More focus on gender in teaching needed - JTA president
Dr Garth Anderson, president of the Jamaica Teachers’ Association (JTA), has called for more attention to be given to the issue of gender in the teaching profession, and for its relationship with student outcomes to be more closely examined.
The president was speaking at the opening of the JTA’s 18th Annual Education Conference, held in partnership with JN Bank, at the Hilton Rose Hall Resort and Spa in St James on April 23. The conference was held under the theme, ‘Gender and the Teaching Profession: Implications for Teaching and Learning’.
“Despite the stated importance of education, not much attention has been given to gender issues among teachers, and the implications for teaching and learning, as we tend to shy away from that discussion,” Dr Anderson argued.
Referencing a 2007 United Nations Educational Scientific and Cultural Organisation report, he pointed out that there is a wide disparity in the number of male and female teachers employed in the education system at all levels: 89 per cent women and 11 per cent men at the primary level; while at secondary schools, there is a ratio of 69 per cent women to 31 per cent men.
Weighing in on the issue, JN Bank’s chief of business banking and public-sector engagement, Ryan Parkes, pointed to more data to underscore the reality facing the education system.
Referencing data from the Statistical Institute of Jamaica, he noted that the gap between male and female teachers widened over the five-year period 2011 to 2016, especially at the secondary level.
“Overall, the gap remains very wide, with the system employing nearly 19,000 female teachers in 2016, compared to only some 5,000 male teachers. This represented an increasing gap, which grew some 0.4 percentage points between 2011 and 2016; or 0.8 percentage points, if we use 2012 as the base year,” he noted.
Dr Anderson stated that despite the reality, much of the discussion about gender has centred mainly on the academic outcomes of students, which consistently show girls significantly outperforming boys in primary and high schools.
He challenged teachers to consider whether there are differences in how genders grasp subject matters, and whether there are differences in employment practices and promotions in schools, based on gender.
“The interpretation of these issues, in my mind, directly influences teaching and learning; and, consequently, they must be seen as part of the composite whole when we think about the efficiency of our classrooms; and schools, when creating learners for the global community,” Dr Anderson said.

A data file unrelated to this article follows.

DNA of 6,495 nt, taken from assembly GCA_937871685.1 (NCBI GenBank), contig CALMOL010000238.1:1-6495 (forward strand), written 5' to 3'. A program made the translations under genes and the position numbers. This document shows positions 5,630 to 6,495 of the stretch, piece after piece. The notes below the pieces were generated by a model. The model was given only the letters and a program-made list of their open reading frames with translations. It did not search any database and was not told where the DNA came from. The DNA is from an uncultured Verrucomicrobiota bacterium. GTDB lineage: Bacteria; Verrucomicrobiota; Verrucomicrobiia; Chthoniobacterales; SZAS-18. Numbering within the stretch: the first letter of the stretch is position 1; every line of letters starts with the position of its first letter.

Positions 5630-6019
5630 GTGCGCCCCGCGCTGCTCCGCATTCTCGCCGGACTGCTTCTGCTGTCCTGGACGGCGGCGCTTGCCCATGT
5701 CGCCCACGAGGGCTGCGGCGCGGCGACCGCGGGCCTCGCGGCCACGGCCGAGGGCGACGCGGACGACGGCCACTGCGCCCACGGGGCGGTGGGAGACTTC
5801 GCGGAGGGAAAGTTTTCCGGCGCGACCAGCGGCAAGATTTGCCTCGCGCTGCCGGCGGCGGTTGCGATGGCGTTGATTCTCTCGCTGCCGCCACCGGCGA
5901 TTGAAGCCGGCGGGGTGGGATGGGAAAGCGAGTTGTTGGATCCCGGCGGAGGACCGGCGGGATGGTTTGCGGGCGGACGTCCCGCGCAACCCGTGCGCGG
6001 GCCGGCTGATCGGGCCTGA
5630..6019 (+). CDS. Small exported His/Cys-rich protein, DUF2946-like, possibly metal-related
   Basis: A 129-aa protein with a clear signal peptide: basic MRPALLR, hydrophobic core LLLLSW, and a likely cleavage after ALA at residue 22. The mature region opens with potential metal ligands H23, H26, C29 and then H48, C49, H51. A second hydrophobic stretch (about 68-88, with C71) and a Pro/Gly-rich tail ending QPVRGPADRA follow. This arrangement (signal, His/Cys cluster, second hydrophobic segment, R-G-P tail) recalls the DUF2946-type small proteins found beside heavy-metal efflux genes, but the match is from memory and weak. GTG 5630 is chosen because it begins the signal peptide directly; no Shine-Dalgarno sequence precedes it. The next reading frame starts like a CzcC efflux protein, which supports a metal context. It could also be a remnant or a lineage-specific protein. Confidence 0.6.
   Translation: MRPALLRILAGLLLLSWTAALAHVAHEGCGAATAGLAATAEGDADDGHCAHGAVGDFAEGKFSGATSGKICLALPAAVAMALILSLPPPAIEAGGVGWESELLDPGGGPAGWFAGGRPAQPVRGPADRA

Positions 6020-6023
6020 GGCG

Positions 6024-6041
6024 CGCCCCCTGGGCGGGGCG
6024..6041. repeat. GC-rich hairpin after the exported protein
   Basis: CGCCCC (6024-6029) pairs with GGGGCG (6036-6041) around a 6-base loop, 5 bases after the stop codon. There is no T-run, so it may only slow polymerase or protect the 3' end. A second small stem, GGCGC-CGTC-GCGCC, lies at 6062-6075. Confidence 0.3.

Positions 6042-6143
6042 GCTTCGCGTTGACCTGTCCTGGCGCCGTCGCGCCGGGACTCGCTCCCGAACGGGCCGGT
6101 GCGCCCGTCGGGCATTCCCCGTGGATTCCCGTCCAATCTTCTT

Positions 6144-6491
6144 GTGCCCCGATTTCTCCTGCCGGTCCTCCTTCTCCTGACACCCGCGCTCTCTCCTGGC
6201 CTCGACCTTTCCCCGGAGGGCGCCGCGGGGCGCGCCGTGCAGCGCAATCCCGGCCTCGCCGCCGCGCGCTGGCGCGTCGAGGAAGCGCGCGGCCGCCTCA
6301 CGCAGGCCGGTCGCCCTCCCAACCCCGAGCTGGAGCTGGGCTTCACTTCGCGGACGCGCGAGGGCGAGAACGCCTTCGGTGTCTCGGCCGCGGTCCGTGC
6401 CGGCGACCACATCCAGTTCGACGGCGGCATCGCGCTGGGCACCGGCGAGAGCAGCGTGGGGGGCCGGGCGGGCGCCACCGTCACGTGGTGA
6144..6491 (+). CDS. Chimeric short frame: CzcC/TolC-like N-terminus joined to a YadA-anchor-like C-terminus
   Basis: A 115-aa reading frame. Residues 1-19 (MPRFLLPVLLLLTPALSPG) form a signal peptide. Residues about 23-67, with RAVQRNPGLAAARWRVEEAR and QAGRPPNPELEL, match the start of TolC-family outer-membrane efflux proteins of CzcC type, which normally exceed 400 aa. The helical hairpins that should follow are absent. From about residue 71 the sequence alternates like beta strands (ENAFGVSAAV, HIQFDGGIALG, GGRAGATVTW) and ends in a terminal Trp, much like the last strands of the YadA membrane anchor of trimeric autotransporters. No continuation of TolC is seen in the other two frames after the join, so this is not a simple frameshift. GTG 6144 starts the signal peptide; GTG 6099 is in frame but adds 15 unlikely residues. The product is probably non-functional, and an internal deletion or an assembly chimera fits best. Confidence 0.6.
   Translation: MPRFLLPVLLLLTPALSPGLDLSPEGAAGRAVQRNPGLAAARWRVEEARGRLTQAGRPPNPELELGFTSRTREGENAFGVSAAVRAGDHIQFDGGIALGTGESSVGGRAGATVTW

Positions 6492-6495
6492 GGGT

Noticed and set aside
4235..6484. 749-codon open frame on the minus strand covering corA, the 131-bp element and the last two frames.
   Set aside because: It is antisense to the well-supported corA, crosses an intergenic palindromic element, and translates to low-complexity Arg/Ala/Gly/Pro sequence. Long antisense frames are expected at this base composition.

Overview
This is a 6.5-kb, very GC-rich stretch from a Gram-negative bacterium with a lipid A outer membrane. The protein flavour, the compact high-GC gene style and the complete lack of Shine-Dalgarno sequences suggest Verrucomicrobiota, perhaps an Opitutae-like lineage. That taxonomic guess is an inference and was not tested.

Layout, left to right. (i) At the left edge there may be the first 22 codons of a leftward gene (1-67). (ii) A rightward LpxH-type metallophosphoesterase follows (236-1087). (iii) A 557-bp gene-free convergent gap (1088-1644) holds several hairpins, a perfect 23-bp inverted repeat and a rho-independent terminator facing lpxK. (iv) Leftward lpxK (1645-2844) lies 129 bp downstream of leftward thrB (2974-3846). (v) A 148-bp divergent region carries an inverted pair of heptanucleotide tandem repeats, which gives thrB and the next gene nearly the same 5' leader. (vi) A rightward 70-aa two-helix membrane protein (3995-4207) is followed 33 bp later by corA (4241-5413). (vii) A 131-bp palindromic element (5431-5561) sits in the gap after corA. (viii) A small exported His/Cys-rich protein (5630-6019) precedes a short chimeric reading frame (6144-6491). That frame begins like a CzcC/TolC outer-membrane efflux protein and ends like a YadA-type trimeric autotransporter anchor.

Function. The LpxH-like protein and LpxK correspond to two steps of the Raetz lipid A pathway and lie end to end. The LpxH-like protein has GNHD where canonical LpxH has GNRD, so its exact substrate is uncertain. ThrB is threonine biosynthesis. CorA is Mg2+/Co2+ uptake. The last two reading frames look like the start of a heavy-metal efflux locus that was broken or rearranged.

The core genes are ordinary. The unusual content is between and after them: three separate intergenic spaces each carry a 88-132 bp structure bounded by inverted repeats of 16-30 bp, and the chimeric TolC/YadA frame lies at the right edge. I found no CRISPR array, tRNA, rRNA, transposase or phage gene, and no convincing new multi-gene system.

Cautioning teachers not to simplify gender by defining it as one’s biologically assigned sex of male or female, keynote speaker Dr Leith Dunn, head of The University of the West Indies’ Institute of Gender and Development Studies, also urged participants to consider various issues that may affect teaching and learning.
She said that gender matters because gender identity is promoted through education to ensure both males and females have the same access to learning opportunities; and are positioned to achieve equitable outcomes in all spheres of life.
“Education is a basic human right; gender equality is key to fulfilling those human rights; and gender inequality is manifested in several aspects of the education sector,” Dr Dunn posited.
Among the manifestations of gender issues in the education system, she pointed out, were stereotypes in the roles of males and females, and biases teachers bring to the classroom. Both of these issues affect access and equality.
Contributing her perspective on the issue, acting permanent secretary in the Ministry of Education, Dr Grace McLean, acknowledged that there are inherent stereotypes about the roles for males and females, which affect education delivery and educational outcomes. However, she said there is enough research available now to provide more opportunities to focus keenly on the issue of gender in education.
“We are now at a place where we can seriously look at gender; and with the data available, we can make decisions as to how we can ensure equal opportunities for all our children,” she said.